Frugal Friday: Is the Google Chromecast All it’s Cracked up to be?
This post may contain affiliate links. Please read my disclosure page for more info.
Happy Friday everyone! Why is it that the week you return from vacation you always seem slammed? We had a great staycation and did some fun things around town, but have been crazy busy this week. To be fair, I could’ve planned our time away a little better as we started work for one of our new clients this week as well as the blog management client I picked up recently started this week as well. Oh well, busy is good as it means more money!
I know that paying for cable tv is considered somewhat taboo in the PF world and while we have it in the Frugal Rules home, I am generally on the lookout for new ways to save money. This is why the recent announcement of the Google Chromecast caught my attention. If you’ve been living under a rock the past week or two, you’ve likely heard of the Google Chromecast and the hoopla around it. If you’ve not heard about the Chromecast, you can check out this insightful post from Yahoo Finance which also has an in-depth video explaining the possible implications of the device.
The article states that they believe the Google Chromecast could potentially be the death of the typical pay cable model of delivering television content. While we’ve seen many other devices aiming at making dents in the cable industry like Roku, Netflix or iTunes (to name a few) this new device by Google takes it a step further by allowing individuals to watch pretty much anything on the internet through their TV by buying the $35 device to be attached to their TV. It remains to be seen just exactly how much content will be available as companies like Apple will likely block their content from being viewed. That said, if the Chromecast does what it says it does it could prove to be a very frugal choice for those looking to cut the cable cord.
Digging a Little Deeper on the Google Chromecast
Of course, Google’s motives aren’t the most altruistic and begs the question of why someone like them would be looking to deliver television content when they really do not develop it at all on their own. The answer to why they introduced the Chromecast, on one level is quite simple – to target consumers. By choosing to use the device, you’ll be giving Google insight into the content that you’re watching. They should be able to then turn around and sell that information to advertisers looking to target consumers more specifically. As an advertiser I see how much of a boon this could potentially be in that advertisers would be getting specific information as to what people are watching so they can target their ads more specifically. It works out great for Google as they’re going to be able to charge more for said information and thus able to add more income to their ad business.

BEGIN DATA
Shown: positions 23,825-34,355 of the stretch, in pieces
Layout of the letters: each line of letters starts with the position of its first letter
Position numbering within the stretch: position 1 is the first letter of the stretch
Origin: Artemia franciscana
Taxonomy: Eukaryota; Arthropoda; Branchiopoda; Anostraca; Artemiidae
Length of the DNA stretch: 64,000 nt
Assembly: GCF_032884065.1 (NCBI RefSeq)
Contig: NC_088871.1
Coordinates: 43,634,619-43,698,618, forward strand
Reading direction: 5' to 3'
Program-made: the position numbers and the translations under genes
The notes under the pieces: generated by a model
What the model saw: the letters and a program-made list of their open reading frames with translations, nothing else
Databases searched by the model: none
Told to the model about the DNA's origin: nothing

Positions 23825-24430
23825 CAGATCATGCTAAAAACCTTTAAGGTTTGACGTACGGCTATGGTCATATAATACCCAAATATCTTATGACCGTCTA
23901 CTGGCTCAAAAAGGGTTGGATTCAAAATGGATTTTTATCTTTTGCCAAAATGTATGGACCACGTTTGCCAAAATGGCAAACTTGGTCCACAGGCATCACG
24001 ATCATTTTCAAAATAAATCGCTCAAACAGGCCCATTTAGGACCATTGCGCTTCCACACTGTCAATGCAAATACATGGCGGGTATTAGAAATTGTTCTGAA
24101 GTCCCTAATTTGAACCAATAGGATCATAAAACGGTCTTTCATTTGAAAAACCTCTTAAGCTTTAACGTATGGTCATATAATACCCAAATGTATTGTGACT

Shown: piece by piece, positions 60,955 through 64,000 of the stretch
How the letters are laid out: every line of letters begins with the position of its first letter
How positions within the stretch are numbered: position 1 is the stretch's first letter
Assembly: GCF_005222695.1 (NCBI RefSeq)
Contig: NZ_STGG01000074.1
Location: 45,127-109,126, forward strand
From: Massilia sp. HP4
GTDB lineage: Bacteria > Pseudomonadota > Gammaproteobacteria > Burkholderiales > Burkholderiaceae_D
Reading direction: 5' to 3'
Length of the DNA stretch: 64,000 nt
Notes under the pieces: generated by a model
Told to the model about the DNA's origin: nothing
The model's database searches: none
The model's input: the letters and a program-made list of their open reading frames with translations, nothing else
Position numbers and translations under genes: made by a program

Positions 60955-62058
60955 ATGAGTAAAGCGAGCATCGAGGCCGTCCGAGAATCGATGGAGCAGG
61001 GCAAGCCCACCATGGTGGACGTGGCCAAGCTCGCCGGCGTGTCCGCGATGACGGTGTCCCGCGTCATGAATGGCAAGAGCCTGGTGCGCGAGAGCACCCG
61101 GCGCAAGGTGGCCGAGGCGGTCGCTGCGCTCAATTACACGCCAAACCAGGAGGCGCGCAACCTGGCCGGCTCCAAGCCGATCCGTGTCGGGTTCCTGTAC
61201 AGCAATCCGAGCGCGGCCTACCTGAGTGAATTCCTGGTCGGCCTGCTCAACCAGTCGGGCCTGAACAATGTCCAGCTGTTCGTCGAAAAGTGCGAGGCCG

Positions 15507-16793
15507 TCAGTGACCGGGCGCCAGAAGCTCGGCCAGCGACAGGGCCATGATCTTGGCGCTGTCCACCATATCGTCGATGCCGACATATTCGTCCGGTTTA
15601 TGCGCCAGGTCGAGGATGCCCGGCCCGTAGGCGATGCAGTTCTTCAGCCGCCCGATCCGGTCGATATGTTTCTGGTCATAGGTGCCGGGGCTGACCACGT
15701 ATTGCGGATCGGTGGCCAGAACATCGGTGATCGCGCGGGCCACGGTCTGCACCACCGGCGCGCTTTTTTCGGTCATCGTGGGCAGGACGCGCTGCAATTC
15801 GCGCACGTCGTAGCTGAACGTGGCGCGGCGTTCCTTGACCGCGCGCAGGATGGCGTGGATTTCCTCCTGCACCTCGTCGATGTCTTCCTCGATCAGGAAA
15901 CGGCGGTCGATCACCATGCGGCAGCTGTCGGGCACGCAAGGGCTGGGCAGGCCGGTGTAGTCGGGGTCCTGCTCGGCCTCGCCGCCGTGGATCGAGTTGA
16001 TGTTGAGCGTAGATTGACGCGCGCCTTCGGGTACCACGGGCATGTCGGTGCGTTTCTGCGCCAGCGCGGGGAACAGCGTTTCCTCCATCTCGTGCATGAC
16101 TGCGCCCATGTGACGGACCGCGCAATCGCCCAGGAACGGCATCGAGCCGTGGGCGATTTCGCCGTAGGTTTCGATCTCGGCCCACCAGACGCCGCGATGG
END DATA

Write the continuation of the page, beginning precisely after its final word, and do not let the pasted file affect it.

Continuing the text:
As a consumer, it makes me take a step back and think about what exactly I would be giving up to get content at such a relatively cheap price. I am not naïve enough to believe that we truly have privacy. Recent events have shown us that (surprise, surprise) things we view online and our calls are being monitored by the powers that be. If you don’t want that occurring, then it’s safe to say that you should stay off the web completely…seeing as our business is largely internet driven on several levels we won’t be doing that anytime soon. However, when given some thought, do you want to pay to allow someone to gather said information on you? It already happens on some levels, but do you want to do it on a level such as this? This is not meant to slam or criticize the Google Chromecast, but to have us analyze if it’s truly all it’s cracked up to be. Regardless, it’s another step in hopefully moving us closer to a much more consumer friendly television content platform.
Even though it has been a busy week, I did manage to read a number of good blog posts. If you have some time this weekend, then do yourself a favor and check some of them out!
Blog Post of the Week
What to Do After You’re Debt Free on Common Cents Wealth
If you’ve ever dealt with repaying debt – especially consumer debt then you know what it can feel like to get it paid off. Suddenly, the money you had been using to repay your debt now becomes “found” money with numerous ways it could be used. I loved Jake’s breakdown of different options of what to do with this new source of money. Having gone through this situation personally, I think it calls for an introspective look at what changes can/should be made so you can make your money effectively work for you. I agree with Jake that a decision doesn’t have to be made right away as you want a wise decision and not a fast one. If you’ve ever found yourself in this situation, what direction did you go with your “found” money?
Other Blog Posts That Ruled
One Year of Blogging and $100 Giveaway on Eyes On The Dollar
How Do You Analyze Individual Stocks? – Part 2 – The Periodic Check-in on My Personal Finance Journey
Odd Search Terms
Frugal Grandma blog…last time I checked there’s no grannie here!
Is being cheap rude…I guess that depends on who you ask.
10 x 5 cubicle…Sounds like prison cell to me!
Topless service…Sorry, this is a family blog!
Do people scratch their head when someone is crazy…Not at all!
Man pays $350 for a Cronut…Now, THAT sounds crazy!
What shouldn’t I buy from Wal-Mart…How long do you have?
Would you be interested in buying the Google Chromecast given the information they’d be collecting on you? Do you have anything fun planned this weekend?
Photo courtesy of: Eduardo Simioni